I once heard someone say that the illness and death of a child, or a child born with a severe handicap, made him doubt the existence, or at least the benevolence, of God. I understood what he meant, but anymore I have a hard time agreeing.
Such an idea seems to come from the belief in a God who should make the world perfect and just and fair, a world free from suffering, free from pain, free even of worry, as if the primary role of religion is to offer safety and protection.
But taking in the entire swathe of human suffering, from the innocent child abused or killed, to the family or town massacred or made destitute by natural disaster, to all the collateral or expected deaths from war or violence, the questions come:
Where, and in what religion, does it say that anyone can avoid suffering, can avoid a horrible—or just untimely—death, or that anyone can guarantee their safety in any way?
Where does this notion come from, that religion is not about dealing with or living amidst suffering, but is instead about safety, and living without unfortunate events of any kind?
I don’t know of any religion that denies the necessity of suffering. Why, then, do we expect such treatment from God, especially when it’s obvious that the protection from suffering which people seek never materializes, when we rarely see any correspondence between our actions and what happens to us, from someone cutting us off in traffic, on up to being diagnosed with a terminal illness we did nothing to bring on?
Why do people lose faith in God when their child dies, or when thousands of people die by whatever awful way?
Why did I even hear a religious leader say, after a particularly horrible terrorist attack, that all he was left with, in the aftermath, was his faith? What can we possibly have at any time, except our faith?
Or rather, what are we pretending to have, in addition to our faith? What sense of certainty, or sense almost of magic, that someone’s youth, innocence, kind disposition, intelligence, aspirations, or religious persuasion or piety, by themselves can and will protect them from hardship, illness, suffering, financial ruin, or untimely death?
I would be content to allow people this sense of certainty if it merely propped up their own lives only, but this way of thinking—especially the assumption that it is the only way to think about God, the terribly uncomplicated kind of God that is so popular today—leads both believers and nonbelievers to think, assume, and probably do, the most terrible thing: annihilate the possibility of empathy for the suffering of other human beings, and to destroy the importance of the world and our experience of life in it.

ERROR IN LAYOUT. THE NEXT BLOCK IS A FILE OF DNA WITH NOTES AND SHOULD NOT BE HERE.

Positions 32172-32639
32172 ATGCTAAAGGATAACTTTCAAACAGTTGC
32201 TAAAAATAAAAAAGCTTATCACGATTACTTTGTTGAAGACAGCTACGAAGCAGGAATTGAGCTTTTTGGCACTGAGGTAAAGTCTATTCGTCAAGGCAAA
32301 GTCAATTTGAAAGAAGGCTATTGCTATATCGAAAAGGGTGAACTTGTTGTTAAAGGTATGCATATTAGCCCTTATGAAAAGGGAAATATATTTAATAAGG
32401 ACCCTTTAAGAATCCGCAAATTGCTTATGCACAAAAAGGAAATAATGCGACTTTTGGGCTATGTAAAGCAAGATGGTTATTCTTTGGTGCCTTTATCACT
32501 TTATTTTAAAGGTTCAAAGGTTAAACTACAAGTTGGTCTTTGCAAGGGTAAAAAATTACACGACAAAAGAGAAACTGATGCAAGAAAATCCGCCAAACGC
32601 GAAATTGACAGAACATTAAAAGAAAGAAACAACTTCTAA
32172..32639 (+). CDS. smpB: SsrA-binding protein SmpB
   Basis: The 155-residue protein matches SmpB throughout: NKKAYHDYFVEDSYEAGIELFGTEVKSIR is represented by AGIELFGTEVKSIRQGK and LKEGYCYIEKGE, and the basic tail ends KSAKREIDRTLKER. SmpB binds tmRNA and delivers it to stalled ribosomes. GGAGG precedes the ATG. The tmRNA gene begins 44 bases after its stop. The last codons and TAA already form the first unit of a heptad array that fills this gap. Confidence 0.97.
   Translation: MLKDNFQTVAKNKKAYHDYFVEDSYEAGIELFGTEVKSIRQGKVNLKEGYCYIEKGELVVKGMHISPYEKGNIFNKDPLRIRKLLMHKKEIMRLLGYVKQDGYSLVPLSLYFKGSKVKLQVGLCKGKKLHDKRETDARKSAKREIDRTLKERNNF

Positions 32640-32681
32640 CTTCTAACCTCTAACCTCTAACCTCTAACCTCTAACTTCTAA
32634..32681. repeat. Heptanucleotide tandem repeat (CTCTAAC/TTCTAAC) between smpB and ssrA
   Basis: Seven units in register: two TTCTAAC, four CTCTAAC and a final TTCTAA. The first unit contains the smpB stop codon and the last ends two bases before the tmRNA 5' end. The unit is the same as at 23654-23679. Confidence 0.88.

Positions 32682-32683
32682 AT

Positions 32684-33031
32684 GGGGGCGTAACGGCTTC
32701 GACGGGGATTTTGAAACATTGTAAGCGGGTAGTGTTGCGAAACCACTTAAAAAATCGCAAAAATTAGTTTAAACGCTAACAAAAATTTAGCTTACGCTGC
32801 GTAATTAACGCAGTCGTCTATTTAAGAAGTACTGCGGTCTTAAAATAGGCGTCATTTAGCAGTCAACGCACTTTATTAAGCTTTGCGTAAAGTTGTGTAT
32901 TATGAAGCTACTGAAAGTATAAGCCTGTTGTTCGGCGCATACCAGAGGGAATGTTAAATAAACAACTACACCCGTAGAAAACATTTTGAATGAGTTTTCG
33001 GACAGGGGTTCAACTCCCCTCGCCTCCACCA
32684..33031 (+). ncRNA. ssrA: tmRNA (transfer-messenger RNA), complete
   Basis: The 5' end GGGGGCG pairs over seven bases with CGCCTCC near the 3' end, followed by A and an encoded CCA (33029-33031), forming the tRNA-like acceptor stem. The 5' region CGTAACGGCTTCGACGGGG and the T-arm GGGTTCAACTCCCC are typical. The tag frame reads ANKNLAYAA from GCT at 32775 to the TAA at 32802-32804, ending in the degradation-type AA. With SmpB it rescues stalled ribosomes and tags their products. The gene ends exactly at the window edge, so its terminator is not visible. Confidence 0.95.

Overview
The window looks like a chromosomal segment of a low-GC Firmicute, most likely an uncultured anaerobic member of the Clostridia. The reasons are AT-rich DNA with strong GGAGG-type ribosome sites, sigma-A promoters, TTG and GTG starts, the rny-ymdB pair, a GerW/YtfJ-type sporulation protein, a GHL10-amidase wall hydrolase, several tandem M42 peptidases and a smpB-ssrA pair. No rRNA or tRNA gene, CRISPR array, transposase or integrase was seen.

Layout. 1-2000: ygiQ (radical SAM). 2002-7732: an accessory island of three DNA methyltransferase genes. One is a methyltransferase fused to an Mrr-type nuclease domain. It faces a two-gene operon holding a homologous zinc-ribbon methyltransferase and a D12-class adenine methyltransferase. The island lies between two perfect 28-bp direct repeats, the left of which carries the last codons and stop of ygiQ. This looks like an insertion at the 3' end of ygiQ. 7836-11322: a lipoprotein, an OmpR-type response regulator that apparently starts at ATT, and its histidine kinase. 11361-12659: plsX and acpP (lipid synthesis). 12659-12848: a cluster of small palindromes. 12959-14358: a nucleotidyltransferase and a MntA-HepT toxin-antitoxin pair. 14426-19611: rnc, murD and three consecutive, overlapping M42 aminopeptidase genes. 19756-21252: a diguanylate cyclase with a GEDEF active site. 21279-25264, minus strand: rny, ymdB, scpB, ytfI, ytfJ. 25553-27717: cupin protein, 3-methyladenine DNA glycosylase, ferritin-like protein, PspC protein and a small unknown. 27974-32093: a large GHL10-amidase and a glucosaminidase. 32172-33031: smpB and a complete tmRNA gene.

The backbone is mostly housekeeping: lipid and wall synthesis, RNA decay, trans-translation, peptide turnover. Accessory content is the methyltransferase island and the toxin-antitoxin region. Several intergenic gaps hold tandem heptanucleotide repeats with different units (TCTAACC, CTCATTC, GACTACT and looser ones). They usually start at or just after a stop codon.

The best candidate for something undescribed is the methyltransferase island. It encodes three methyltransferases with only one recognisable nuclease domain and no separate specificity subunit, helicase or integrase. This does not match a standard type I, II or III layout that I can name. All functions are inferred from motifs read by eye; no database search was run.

For instance, I once heard on the radio about a woman with cancer and how, after many difficulties, it went into remission. I thank God every day for my recovery, she said. Yet the committed atheist next to me remarked, How about not give me cancer in the first place, God? This kind of simplistic response to religion is entirely justified, since it is only a response to a simplistic idea of God.
When we say God’s will is beyond our comprehension, both beyond the comprehending abilities of our mind but also of our language to express, we should take that notion seriously. A God who can be spoken of so cheaply, and denied just as cheaply, destroys the entire religious impulse.
Worse than this is when believers lose their empathy. They become the equivalent of Job’s friends, people who cooly and heartlessly diagnose someone’s ills, downfalls, and misfortunes by saying they must deserve them. When the supposedly “innocent” are mentioned, sometimes it’s the most fervently religious who will say a remarkable thing like, “If God were really just, we’d all be in hell: on good days you should be happy you aren’t suffering”; or in the words of one Catholic preacher who railed against “the unjust complaints of men”: “God who has raised them from Nothing owes them Nothing.”[i]
By this point, the strengths of religion—its weakness, its mystery, its questions without answers—have been replaced by a conclusion of simple cause and effect. And this allows religious people of all faiths to simply not care about the suffering of others, others who can then be easily judged, easily dismissed, and easily forgotten, the algebra of theology allowing so many to be wiped away from thought or consideration, a theology completely unable to see the limitations of what can be known or said religiously.